The Devil Queen

How my wife and I sold our souls to the Queen Anne Victorian we tried to save.

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Location: Crow Mountain, Arkansas, United States

Synopsis: This is a cautionary tale. A seriously disturbed couple find the charming, old ruin of a Queen Anne Victorian in Russellville, Arkansas, and buy it for $1.00. They tore the roof off, cut it in half, and had it moved to some land they owned sixteen miles away because they didn't know any better. Since then, they have hired and fired contractors, had all of their tools stolen, re-wired, re-plumbed, insulated, and essentially rebuilt the entire house. Their only problem is that after four years it still isn't finished. Now they are tired, broke, and wonder what in the hell it is they've done to themselves. And, it's haunted.
(Last updated on April 3, 2008)

Press: Russellville Courier Article - December 2003, HGTV website article, AP story - October 2006, and Victorian Homes Magazine - February 2008 (link coming soon).
Art: From time to time, I receive requests for my art. If you would like to look at more of my art, go to The Failed Artist. If you would like to buy my art, email me. I am more than happy to answer any questions you might have. Thanks!

Wednesday, February 21, 2007

Real Estate Developer Courts Eternal Damnation

I saw this on the news last night. This is one of those things that makes me so mad that I will refrain from commenting too much on it. I'll just sound like a demented psychopath.

Apparently, KTHV ran a story on this house last week. Within days of the report, the house was torn down. While I think the original intent was to generate public interest in saving the house, I think the report hastened its demise. I think the people at Diamond Developements saw the story and ordered immedate demolition before someone sued them and tied the property up in court. That is what I would do if I were them.

Read the article and I'm sure you'll see why. I just hope that there is a special pit in hell for pernicious (is there any other kind?) real estate developers.


[the text is taken from KTHV's website as are the photos. You can watch the video clip at their site.]

Civil War House Torn Down; Sixth Grader Upset

On Friday, Shelby Estell showed off a house on Highway 5 in Bryant she loved because it's full of history.

“Even though it's torn up, it's still so beautiful," she said.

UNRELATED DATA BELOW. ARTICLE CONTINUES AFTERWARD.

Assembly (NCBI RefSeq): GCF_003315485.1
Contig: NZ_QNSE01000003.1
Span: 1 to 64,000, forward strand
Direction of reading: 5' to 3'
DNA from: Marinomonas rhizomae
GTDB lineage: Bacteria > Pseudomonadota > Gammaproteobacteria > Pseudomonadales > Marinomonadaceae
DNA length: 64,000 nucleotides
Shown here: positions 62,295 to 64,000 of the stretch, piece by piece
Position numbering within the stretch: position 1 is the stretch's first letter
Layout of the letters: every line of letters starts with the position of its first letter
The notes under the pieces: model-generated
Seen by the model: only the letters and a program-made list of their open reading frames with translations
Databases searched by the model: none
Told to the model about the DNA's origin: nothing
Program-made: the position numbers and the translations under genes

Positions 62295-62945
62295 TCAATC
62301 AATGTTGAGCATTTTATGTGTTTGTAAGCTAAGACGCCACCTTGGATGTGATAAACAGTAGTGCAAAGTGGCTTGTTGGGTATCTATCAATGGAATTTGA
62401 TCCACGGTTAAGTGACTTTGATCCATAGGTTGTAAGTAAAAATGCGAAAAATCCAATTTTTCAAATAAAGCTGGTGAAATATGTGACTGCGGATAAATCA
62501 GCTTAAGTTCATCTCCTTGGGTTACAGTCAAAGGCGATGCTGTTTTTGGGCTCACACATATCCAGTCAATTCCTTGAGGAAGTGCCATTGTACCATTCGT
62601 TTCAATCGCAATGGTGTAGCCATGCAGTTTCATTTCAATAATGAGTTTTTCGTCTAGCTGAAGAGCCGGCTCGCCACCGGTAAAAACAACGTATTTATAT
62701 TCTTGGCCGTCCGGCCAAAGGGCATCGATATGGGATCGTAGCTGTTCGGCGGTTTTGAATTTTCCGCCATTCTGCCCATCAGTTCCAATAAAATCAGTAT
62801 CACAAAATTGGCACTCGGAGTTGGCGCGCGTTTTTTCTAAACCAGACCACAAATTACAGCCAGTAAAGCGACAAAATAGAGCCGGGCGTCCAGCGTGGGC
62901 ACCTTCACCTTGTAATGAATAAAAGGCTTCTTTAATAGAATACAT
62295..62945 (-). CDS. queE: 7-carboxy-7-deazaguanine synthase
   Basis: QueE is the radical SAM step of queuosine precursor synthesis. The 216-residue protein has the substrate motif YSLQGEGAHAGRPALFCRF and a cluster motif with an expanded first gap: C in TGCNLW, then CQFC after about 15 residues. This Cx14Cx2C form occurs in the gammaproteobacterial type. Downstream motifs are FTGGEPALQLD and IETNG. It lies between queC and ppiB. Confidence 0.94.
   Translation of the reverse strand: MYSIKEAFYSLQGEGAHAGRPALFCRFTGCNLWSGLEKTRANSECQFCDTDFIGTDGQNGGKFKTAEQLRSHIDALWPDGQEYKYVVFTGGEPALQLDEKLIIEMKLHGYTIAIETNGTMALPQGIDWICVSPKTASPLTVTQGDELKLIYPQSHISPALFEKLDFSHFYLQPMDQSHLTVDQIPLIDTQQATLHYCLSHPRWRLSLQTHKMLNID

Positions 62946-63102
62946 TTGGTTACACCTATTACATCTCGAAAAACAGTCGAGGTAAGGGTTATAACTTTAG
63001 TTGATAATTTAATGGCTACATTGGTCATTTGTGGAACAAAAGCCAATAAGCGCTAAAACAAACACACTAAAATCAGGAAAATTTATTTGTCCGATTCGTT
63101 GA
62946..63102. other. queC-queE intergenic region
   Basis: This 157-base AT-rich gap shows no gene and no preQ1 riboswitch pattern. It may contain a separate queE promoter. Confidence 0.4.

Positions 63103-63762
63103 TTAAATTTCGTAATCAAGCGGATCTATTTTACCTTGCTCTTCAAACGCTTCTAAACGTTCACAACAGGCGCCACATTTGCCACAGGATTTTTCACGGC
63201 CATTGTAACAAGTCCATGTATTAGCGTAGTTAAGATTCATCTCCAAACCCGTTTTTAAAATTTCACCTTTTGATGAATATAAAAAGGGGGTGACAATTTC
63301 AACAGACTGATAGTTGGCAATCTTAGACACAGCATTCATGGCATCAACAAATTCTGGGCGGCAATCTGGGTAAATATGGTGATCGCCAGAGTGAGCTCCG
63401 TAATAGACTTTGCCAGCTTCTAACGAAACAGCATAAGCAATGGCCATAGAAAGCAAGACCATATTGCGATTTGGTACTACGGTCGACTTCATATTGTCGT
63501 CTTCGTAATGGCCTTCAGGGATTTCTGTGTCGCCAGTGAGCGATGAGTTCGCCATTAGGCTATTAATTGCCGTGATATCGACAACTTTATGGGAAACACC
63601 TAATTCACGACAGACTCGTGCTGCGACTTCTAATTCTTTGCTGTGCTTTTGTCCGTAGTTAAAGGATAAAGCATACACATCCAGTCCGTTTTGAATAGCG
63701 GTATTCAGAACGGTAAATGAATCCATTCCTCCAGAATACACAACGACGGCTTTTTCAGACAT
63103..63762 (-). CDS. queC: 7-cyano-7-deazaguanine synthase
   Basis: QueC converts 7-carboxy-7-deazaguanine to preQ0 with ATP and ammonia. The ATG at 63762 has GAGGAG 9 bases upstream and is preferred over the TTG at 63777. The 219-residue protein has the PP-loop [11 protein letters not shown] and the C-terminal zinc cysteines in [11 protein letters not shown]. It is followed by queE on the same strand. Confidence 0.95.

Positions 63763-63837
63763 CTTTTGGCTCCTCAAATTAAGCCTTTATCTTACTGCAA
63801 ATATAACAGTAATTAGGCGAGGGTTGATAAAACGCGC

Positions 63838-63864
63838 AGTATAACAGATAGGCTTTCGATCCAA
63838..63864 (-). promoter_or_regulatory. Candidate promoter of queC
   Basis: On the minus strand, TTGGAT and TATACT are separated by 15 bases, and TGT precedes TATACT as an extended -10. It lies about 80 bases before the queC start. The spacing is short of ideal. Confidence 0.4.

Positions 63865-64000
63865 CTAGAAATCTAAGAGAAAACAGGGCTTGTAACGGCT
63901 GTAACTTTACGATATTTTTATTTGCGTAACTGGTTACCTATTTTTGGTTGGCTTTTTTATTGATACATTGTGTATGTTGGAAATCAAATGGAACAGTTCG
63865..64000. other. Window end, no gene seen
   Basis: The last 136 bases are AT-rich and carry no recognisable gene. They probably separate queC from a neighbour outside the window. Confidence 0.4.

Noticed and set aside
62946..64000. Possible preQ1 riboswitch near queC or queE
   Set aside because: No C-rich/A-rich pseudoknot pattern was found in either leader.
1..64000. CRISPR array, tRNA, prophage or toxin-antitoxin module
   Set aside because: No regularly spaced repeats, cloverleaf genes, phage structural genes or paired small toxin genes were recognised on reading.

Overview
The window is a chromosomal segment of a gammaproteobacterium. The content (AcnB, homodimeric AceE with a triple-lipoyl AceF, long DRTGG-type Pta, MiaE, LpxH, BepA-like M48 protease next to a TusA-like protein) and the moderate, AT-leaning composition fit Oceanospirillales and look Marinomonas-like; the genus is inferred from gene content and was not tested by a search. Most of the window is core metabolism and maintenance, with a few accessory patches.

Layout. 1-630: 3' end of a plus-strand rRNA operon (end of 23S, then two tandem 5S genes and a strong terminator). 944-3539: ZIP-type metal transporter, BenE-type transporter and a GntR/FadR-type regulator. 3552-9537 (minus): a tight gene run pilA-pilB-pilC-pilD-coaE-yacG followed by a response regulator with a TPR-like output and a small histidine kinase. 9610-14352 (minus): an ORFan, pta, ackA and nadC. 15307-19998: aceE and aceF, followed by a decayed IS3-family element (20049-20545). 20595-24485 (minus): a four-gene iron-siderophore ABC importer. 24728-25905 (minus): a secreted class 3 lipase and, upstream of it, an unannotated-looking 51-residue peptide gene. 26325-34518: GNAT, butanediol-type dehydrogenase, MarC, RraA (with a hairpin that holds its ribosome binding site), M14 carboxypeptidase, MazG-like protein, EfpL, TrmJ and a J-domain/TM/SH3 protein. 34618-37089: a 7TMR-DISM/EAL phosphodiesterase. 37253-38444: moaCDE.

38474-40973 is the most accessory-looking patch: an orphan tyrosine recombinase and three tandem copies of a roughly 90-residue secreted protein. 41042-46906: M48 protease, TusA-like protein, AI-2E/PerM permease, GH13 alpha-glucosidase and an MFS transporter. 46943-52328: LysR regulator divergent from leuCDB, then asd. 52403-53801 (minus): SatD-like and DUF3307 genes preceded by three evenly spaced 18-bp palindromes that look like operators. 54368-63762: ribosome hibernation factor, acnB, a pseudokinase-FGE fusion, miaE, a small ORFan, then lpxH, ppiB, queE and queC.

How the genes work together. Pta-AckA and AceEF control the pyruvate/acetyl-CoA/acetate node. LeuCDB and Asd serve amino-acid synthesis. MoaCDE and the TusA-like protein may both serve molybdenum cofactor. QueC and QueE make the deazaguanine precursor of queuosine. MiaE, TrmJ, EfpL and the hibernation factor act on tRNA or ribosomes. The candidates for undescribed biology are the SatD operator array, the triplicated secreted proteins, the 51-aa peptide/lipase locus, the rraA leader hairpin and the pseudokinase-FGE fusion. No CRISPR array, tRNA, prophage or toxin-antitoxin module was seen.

Monday, the Civil War era home was torn down. Diamond Development II owns the land and leveled it to turn the area into a housing addition.

Shelby says, "I'm disgusted about how they would do that just for the money."

Lisa Lake from Diamond Development II says the company had plans to demolish the home for some time. She says the house was beyond repair and had been stripped of anything of historical value worth saving.

Shelby disagrees. She found some papers at the house dating to the early 1900s and one she thinks is from the Civil War."It lists all the superintendents in the war and if you flip it over, it says something about people attacking," says Shelby.

Full of determination, the 11-year-old says she's not giving up on a home once occupied by Henry Rector. He was Arkansas' sixth governor who decided the state would secede from the Union during the Civil War.

"If we could save some of the ground, we could use some of the old wood and rebuild part of the house," says Shelby.

Her teachers aren't giving up either.Brandy Brazeale says, “Put a marker there to show this is where the house once stood and the historic significance to Arkansas and the nation.

"Shelby and her family believe there is still history buried under the rubble, but getting to it will be tough. They've been told before archeologists can dig, they need permission from the property owners. Diamond Development II tells Today's THV they won't allow it.

Shelby says it's unfair."We worked really, really hard and then they just decided just to tear it down and didn't even give us a chance," she says.

Jerod Clark, Reporter
Created: 2/20/2007 8:22:01 PMUpdated: 2/20/2007 10:41:31 PM


The house last week:
This week:
What really kills me is, "She [Lisa Lake] says the house was beyond repair and had been stripped of anything of historical value worth saving." Stripped of anything of historical value? What about the goddamn house? Besides that, very few houses are utterly beyond repair, it is just a matter of how much time, money, and effort is required to do so.


3 Comments:

Anonymous Julia said...

That is sick and sad. A civil war era house? What a gem! Seriously that house should have been lovingly rehabbed and not torn down. Utterly disgusting. I can't believe they didn't think the house itself was of historical value!

12:26 PM  
Anonymous kingstreetfarm said...

Sons of &^%$es (censorship mine). I'd be furious too. So sad!!

1:35 PM  
Blogger Kristin said...

I feel sick. Why is this world so wasteful? And why on earth do we tear down perfectly good old houses for yet another crappy housing development?!

2:07 PM  

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